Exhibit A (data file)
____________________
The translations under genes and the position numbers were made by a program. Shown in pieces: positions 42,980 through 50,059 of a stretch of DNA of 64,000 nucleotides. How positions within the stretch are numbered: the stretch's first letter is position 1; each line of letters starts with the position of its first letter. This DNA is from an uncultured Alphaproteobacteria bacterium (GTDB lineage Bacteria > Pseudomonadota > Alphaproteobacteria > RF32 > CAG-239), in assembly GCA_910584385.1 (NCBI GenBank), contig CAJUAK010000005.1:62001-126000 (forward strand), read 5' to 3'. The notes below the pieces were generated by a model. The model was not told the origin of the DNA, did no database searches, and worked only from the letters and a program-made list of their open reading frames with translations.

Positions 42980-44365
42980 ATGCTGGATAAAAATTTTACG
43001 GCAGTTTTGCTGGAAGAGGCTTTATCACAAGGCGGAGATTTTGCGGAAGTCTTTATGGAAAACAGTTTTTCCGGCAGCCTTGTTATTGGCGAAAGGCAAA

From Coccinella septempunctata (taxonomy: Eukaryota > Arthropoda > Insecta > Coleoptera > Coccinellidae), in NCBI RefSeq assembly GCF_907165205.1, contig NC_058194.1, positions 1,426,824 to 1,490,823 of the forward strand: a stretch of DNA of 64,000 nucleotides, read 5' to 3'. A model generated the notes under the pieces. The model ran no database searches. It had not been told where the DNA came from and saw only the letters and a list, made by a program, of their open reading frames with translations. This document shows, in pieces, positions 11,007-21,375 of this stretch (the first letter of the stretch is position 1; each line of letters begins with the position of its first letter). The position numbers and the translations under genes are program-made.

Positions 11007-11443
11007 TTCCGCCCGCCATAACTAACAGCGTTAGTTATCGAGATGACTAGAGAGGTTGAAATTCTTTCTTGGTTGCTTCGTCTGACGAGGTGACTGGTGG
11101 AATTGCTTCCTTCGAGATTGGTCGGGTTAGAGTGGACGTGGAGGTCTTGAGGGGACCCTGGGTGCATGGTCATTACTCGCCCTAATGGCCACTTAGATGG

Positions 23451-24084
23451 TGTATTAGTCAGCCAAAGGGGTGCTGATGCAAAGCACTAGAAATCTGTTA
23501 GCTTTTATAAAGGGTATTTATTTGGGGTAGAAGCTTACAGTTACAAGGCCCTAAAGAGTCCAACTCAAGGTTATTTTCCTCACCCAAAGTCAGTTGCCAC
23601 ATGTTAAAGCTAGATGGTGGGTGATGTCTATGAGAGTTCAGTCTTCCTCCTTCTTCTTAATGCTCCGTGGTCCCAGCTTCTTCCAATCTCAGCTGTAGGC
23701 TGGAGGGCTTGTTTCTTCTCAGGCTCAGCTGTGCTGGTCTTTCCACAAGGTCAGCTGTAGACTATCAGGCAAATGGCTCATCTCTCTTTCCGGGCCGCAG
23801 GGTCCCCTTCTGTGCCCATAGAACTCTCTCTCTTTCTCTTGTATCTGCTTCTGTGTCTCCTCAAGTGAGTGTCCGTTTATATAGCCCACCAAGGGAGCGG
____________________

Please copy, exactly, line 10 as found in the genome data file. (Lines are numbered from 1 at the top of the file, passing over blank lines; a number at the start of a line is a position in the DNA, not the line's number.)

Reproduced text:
23451 TGTATTAGTCAGCCAAAGGGGTGCTGATGCAAAGCACTAGAAATCTGTTA